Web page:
Wednesday, February 22, 2006

With Web 2.0, why'd we bother getting rid of mainframes?

Slashdot ran a story yesterday called Office Tools on the Web.

I don't get it. Except for the shared-document side of things, who wants to use a web browser as a word processor or spreadsheet? How annoying. I wouldn't mind having automatic backups of my stuff to the web, but I certainly don't have any desire to use a second-rate Javascript app over Microsoft Word or OpenOffice.

Debunking the why's:

Myth: The UIs are easier for non-technical people. All you need to know is a web browser.

Fact: It's far easier to make powerful UIs with traditional Windows and Mac components. The UIs are much more consistent on Windows or Mac as well, whereas every web developer has to be clever to figure out how to get reasonable interactivity out of a web browser. All computer users are aware of how to click a different icon to get processing.

Myth: The stuff is accessible from anywhere!

Fact: Sure, if their servers are up. The web is stateless, but unfortunately requires a connection exactly when you need it when you use it as an application. How often have you wanted to get to Gmail and had "Service unavailable" for 10 minutes or more? Using POP with Outlook or Thunderbird means you can get to your email when you need it, and just new email wouldn't arrive while the connection is down.

Myth: More reliable! No more having to back up your hard drive?

Fact: If you believe this, you haven't tried using any of these. You obviously never have lost something you've typed for hours into a Gmail or Blogger window and then had Gmail crash and lose your work. Or you've never submitted something, had a problem with the web server, then try to go back to the last webform with the back button and see all of your typing lost.

The bottom line is, by accepting Web 2.0, we're back to the mainframe days, except with with less reliability. Did you know that a <1% failure rate is considered acceptable to a lot of these web companies? Can you imagine of 1% of Word users were losing their work lately, what the outcry to Microsoft would be?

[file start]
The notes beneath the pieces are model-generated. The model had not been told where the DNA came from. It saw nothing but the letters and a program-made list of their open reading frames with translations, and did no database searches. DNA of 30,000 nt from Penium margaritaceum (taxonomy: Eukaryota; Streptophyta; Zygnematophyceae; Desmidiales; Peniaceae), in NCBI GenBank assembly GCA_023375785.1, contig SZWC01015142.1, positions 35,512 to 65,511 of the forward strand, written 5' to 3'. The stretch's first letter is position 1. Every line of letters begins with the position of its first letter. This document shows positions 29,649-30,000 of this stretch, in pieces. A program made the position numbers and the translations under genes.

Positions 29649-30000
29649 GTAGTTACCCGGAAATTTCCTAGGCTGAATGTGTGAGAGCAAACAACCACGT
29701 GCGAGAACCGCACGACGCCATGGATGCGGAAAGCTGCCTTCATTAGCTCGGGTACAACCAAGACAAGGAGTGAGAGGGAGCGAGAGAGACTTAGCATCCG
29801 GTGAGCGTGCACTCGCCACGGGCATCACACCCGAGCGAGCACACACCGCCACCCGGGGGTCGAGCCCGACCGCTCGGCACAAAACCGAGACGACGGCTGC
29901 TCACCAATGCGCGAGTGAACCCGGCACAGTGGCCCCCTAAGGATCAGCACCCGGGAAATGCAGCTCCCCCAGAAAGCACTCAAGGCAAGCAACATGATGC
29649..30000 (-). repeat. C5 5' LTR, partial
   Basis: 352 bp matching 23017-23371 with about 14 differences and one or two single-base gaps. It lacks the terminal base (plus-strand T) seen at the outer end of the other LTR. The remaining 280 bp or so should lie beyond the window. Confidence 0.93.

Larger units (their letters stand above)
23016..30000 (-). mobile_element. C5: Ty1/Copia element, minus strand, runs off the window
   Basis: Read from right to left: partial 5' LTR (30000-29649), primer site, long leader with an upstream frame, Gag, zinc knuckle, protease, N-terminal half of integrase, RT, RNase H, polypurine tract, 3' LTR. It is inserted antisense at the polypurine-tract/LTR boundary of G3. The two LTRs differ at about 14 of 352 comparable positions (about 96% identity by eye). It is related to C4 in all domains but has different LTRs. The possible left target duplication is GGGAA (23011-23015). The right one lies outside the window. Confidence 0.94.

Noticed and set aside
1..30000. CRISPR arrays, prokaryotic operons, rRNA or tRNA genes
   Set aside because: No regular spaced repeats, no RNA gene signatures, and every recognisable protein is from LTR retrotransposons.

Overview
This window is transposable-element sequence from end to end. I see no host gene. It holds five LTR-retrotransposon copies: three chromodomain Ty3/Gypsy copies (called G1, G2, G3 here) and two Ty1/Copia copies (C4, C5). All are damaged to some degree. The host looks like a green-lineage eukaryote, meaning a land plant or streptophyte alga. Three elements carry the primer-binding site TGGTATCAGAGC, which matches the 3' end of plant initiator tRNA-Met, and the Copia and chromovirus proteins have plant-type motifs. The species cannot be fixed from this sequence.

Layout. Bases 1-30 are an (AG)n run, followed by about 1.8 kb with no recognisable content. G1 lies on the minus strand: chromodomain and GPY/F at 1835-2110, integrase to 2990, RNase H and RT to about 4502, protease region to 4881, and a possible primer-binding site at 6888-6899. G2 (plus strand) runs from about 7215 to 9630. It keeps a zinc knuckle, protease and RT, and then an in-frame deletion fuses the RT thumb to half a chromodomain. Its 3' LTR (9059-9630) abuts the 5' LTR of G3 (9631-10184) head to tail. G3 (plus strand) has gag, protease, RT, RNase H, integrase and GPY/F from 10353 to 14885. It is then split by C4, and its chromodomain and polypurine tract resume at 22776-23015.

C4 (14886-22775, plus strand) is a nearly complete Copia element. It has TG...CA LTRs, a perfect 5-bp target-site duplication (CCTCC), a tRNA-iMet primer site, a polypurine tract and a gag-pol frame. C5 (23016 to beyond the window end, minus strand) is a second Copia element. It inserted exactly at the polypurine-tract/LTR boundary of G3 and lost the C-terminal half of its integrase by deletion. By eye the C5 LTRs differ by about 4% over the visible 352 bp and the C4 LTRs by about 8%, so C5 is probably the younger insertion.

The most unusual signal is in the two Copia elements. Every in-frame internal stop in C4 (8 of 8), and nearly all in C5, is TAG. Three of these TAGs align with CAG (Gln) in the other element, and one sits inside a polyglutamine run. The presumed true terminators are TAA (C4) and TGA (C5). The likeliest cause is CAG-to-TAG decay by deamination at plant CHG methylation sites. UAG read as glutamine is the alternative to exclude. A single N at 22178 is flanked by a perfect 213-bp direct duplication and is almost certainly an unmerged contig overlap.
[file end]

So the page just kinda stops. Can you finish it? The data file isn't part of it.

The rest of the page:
Thanks, I'll take my desktop apps. I wouldn't mind having web-delivered applications, like Avalon/XAML or Java Webstart promise. I don't mind them as long as they can use IsolatedStorage to store stuff on my local disk, then back it up to the server later. What I really don't need is waiting on a less reliable central server than an AS/400 to write a Word document just so someone can put ads in front of me.

PS - I just lost a big section of this message because Blogger didn't properly interpret the less than sign, thus trying to make it into an HTML tag. These web apps are for the birds.

1 comment:

eighties said...

Considering that the average annual failure rate of disk drives is 2%-4%, a 1% failure rate for web-based applications seems completely reasonable.

source: http://www.pcworld.com/article/129558/study_hard_drive_failure_rates_much_higher_than_makers_estimate.html

Even better example from Amazon AWS:

"Amazon EBS snapshot can expect an annual failure rate (AFR) of between 0.1% – 0.5%, where failure refers to a complete loss of the volume. This compares with commodity hard disks that will typically fail with an AFR of around 4%, making EBS volumes 10 times more reliable than typical commodity disk drives."

source: http://aws.amazon.com/ebs/


I happily store data 'in the cloud'. I'm also not too scared that Amazon or Google are going to shut down their servers any time soon. If that ever does happen, I'm sure I'll have plenty of warning time to move my data elsewhere.